Wednesday, February 17, 2016

Privacy vs. Life and the “Dilemma” of Apple

The news is that the federal government has compelled Apple to break their inscription that ensures the privacy of Iphone users. Apple is refusing.

Which reminds me that civil disobedience isn’t what it used to be.

But I digress.

Who’s right? Apple or the government?

Let me pose a thought experiment: Let’s say that someone has kidnapped your child and hidden her somewhere. And let’s say that the police surrounded the kidnapper who, after a standoff, killed himself. The police break down the door and find only the kidnapper’s dead body and an Iphone that has been secured which the police have reason to believe contains data that reveal the whereabouts of your child. There is no one else that is suspected of having any information that could lead to your daughter. In the meantime, you don’t know if she is hurt, if she is being raped by accomplices, if she is unconscious and bleeding out. You don’t know anything, but the Iphone may have some clues.

Do you believe that Apple should refuse to provide a means to break the encryption?

If your answer “Yes, Apple should refuse,” I question your sanity; I question your humanity; I question your parenting skills and your heart.

What does it say about a person who would sacrifice the life of his or her own child in order to protect Iphone encryption?

I would suggest it says a lot, and none of it very good. In fact, if you believe that, I would keep it to yourself so no one else finds out how calloused you are towards life, particularly of your own family?

Strong words? Yes. So tell me why I am wrong. Explain to me why Iphone encryption is of greater importance than life.

In the current case, the phone belongs to one of the San Bernadino shooters who killed fourteen people and wounded twenty-two more. The phone could provide information as to other plans for mass murder, or provide information as to other people involved in terrorism plots.

Now, in case I have been too subtle, I will go ahead and put my cards right out on the table: I am of the mind that life is more important than privacy of an Iphone using criminal who is endangering the lives of others. I cannot think of a good reason that Apple should refuse provide to the government the means by which to break the encryption. I have seen a lot of handwringing and fearmongering about it. But rational arguments? I haven’t seen any of those yet. And I can’t imagine what rational argument there is.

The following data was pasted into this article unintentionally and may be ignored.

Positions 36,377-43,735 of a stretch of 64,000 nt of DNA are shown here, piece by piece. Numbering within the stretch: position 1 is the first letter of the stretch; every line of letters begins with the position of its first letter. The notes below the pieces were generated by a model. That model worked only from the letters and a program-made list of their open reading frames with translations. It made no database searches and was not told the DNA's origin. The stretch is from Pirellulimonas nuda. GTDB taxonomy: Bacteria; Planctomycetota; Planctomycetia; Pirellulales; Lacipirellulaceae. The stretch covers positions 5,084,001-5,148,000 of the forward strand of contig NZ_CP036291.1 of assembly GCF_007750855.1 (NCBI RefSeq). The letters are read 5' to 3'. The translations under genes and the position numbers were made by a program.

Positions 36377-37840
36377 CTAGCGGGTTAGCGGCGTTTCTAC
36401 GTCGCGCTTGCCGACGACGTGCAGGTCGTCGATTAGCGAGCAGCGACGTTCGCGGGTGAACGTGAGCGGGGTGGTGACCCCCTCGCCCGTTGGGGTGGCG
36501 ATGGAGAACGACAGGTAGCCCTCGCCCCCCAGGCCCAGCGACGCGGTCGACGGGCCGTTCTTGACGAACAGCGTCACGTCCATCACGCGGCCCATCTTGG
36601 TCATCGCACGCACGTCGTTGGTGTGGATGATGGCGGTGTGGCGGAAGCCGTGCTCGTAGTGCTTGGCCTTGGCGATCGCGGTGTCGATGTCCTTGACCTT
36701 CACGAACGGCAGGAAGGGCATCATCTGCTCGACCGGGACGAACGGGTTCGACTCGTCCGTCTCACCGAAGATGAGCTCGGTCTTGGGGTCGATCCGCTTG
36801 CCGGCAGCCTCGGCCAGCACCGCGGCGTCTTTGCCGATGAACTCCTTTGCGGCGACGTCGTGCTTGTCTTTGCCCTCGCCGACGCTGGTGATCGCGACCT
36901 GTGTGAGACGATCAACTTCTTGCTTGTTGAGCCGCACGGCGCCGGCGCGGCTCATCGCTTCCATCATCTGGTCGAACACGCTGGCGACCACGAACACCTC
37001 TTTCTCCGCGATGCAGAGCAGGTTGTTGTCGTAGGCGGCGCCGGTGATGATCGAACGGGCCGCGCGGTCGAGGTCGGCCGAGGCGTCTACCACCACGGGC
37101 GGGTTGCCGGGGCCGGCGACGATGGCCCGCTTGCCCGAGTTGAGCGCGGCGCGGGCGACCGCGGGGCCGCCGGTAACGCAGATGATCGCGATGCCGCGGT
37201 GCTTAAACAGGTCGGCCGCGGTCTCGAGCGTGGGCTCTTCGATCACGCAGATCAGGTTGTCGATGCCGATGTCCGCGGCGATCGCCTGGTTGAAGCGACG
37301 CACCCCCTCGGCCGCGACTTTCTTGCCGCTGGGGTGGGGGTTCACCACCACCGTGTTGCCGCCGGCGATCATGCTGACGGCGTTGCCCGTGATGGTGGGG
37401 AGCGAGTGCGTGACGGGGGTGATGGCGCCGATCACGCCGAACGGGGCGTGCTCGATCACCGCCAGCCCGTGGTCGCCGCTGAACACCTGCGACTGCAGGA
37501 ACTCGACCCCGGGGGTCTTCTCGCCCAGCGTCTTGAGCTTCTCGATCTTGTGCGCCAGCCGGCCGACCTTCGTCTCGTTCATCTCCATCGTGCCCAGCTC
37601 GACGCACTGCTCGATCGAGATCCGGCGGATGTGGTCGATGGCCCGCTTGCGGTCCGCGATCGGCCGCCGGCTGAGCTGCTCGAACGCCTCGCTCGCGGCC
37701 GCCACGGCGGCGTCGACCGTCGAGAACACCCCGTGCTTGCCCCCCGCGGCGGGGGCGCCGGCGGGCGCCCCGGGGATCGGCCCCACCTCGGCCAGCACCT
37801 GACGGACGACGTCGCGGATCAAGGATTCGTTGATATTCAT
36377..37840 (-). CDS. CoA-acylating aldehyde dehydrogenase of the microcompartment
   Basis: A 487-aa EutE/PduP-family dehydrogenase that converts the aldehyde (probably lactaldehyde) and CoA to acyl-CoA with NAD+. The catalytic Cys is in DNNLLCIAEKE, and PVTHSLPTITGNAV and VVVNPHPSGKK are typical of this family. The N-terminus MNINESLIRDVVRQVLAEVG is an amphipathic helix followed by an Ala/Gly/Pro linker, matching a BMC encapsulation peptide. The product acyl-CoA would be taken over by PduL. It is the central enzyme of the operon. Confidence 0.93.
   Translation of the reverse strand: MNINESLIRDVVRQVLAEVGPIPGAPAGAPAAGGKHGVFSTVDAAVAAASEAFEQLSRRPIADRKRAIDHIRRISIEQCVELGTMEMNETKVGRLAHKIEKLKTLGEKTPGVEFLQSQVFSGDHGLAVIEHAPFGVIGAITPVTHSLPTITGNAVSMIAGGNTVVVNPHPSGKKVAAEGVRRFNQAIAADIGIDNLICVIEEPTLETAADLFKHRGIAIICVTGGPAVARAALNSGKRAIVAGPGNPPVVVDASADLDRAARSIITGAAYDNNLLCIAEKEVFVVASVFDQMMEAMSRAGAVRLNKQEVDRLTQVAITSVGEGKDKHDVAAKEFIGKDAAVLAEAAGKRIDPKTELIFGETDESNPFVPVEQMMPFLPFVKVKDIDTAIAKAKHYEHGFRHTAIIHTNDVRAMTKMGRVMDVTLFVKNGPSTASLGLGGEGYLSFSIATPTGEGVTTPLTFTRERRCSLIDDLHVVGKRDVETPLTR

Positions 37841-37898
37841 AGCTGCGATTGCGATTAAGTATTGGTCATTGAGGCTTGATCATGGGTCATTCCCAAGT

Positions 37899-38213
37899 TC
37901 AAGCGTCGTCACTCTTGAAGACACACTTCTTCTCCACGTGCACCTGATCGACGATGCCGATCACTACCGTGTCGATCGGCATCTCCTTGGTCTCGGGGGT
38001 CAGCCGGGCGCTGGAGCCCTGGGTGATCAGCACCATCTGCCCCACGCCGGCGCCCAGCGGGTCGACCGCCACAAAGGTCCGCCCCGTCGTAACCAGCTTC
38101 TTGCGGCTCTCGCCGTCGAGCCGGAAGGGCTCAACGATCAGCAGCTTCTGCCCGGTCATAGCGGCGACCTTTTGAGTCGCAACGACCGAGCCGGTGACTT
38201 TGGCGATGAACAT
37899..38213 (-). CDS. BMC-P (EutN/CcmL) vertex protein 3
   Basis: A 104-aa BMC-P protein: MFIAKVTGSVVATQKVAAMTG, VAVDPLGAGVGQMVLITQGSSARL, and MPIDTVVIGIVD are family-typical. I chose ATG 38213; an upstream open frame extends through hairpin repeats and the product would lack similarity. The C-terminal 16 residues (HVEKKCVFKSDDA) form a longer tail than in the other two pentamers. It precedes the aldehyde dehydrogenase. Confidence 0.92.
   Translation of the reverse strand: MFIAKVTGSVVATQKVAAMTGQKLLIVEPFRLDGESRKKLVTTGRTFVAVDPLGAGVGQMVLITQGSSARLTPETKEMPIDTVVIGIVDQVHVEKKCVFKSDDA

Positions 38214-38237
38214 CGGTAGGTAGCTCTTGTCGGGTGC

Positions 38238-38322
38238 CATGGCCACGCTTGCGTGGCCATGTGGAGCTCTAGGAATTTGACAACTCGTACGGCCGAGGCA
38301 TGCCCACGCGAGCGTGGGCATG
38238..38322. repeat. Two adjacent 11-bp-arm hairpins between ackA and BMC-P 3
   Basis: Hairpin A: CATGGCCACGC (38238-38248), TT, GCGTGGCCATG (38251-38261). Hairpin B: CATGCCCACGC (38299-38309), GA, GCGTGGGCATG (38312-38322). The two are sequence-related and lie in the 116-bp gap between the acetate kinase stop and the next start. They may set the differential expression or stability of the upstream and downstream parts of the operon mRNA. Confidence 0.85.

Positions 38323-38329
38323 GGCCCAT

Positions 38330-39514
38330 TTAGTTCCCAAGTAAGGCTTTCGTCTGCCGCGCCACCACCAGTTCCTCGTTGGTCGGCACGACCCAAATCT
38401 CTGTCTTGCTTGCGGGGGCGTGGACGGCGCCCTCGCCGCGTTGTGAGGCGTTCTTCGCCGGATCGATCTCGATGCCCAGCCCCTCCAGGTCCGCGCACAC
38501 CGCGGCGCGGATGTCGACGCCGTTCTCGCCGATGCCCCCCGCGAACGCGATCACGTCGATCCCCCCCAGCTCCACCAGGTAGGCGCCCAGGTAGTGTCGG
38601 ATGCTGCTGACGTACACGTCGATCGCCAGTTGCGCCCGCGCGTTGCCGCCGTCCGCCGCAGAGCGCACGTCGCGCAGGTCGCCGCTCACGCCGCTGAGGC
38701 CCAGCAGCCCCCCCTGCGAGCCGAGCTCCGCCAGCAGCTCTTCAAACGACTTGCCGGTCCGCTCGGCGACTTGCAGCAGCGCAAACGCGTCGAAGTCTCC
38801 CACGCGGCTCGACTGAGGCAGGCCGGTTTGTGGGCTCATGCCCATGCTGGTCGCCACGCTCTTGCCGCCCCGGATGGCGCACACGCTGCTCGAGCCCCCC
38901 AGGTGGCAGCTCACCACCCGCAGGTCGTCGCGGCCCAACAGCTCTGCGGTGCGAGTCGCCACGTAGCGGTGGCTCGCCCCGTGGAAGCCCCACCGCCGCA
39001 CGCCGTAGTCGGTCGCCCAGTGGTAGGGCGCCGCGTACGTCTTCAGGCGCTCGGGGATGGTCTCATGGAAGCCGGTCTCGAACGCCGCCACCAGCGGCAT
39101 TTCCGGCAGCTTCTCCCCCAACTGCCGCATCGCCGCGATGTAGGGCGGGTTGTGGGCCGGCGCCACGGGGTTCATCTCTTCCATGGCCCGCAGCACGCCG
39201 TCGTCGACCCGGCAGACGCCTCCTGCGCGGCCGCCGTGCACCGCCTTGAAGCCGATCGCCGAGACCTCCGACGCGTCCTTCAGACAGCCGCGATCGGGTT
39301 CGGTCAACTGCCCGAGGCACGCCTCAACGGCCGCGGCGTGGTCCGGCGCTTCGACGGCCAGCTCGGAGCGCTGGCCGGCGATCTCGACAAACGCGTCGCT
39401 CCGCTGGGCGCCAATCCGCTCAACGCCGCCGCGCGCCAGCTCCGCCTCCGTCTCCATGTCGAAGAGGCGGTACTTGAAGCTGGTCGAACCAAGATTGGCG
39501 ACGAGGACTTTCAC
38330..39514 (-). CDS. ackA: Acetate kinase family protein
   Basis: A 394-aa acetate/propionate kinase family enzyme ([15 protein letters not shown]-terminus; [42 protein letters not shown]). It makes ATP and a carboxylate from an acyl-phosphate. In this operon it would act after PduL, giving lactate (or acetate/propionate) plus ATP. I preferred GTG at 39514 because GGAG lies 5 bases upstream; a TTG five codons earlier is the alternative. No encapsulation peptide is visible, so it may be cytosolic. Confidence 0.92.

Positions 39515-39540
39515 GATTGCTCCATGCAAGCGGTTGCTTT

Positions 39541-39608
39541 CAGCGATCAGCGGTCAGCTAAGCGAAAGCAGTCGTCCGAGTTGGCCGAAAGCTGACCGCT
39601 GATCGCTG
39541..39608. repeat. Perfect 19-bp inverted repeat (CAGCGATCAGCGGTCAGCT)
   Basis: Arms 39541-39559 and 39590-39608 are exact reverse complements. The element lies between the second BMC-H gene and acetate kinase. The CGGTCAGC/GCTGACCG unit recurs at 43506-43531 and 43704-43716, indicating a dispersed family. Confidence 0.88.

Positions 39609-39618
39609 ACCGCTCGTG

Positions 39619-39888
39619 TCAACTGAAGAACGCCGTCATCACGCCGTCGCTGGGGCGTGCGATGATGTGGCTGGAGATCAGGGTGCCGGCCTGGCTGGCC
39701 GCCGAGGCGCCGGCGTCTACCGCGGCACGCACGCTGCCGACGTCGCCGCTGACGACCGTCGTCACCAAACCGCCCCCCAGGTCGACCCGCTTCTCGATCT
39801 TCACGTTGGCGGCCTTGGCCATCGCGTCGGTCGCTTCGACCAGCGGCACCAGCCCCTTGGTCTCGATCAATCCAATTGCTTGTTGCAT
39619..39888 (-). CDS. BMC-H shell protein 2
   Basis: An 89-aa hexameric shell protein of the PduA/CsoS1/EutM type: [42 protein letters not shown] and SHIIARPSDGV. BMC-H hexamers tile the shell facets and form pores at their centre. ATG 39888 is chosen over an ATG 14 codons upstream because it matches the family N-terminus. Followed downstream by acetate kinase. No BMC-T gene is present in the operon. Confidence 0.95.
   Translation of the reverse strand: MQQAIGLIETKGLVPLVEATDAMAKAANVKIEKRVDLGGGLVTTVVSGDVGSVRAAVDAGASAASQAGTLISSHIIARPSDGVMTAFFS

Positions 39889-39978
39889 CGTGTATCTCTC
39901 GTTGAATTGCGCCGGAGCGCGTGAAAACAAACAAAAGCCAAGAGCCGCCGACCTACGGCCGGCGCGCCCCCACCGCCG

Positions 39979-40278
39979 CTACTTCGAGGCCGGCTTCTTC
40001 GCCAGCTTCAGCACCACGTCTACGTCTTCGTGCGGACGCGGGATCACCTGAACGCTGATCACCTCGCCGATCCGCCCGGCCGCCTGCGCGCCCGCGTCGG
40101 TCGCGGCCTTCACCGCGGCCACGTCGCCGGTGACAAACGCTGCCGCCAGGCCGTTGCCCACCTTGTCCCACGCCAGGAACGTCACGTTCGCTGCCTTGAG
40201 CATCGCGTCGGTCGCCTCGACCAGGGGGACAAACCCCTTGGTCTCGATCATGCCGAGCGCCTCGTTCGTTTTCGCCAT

The government has a long history of being to perform, with legal approval, reasonable searches and seizures. It was written right into the Constitution that all states agreed to to join the union. And it seems entirely reasonably (no pun intended) that such searches fit that category.

Such searches are reasonable, based on the facts as known at the time. They are not guarantees of success. They are not without danger.

Sure, a government might hatch a pretense of an argument that can unreasonably invade the privacy of its citizens. It already happens. It’s not new. It’s not good. But it’s rare.

I believe the use of such encryption breaking ability should be used as it is in any other investigation—with a demonstrable probable cause approved by a dispassionate judge and a limited scope of searching. It’s not a ticket to an open-ended fishing expedition.

Those who say that Apple should refuse may be endangering the lives of others. Notice, I said “may be.”

Let’s pose another thought experiment: Let’s say that, God forbid, there is another terrorist attack which kills a dozen or so people, and wounds another two dozen. In the aftermath, it is discovered that the new terrorists had connections to the San Bernadino shooters, connections that would have have been uncovered with access to the Iphone. Such access would have provided information that could have stopped the shootings.

Does that change your mind?

What if one of those dozen fatalities is your spouse? Or your parent? Or your child? Or your neighbor?

Does that change your mind?

It shouldn’t take a close friend dying to make us think about this.

If we are pro-life, then let’s be pro-life all the way. Let’s not be pro-life after we are pro-privacy. That was the basis of Roe v. Wade—that a right to privacy supercedes whatever life may be extinguished in the meantime. In other words, your privacy with your doctor was more important than your child.

And that’s why the initial thought experiment is not far off from reality. It’s just an Iphone instead of a doctor.

I understand privacy concerns. I am not wild about the government, or anyone else for that matter, rifling through my phone or my computer. I would be mortified for people in authority to find out how boring my life actually is. I would prefer to keep the sad state of my existence to myself.

But frankly, I find the right to life more important.

Ben Franklin is reported to have said that those who give up freedom for security deserve neither. It may be that that those who refuse to give up some freedom for some security shall soon have neither.

I think many Christians—evangelical, Bible-believing, Jesus-loving Christians—have bought into the God of America. That our constitution is sacrosanct, and that our rights to certain things go hand in hand with the Bible, and may, in fact, go ahead of the Bible.

America isn’t God’s chosen people. And the Constitution didn’t come by divine inspiration.

Yes, the government may one day decide to outlaw Christianity. But if it take a violation of my privacy to find me guilty, I have bigger problems than constitutional ones.

My friends, let me urge us to take life seriously. If we are going to be pro-life, let’s be pro-life even it means giving up something else.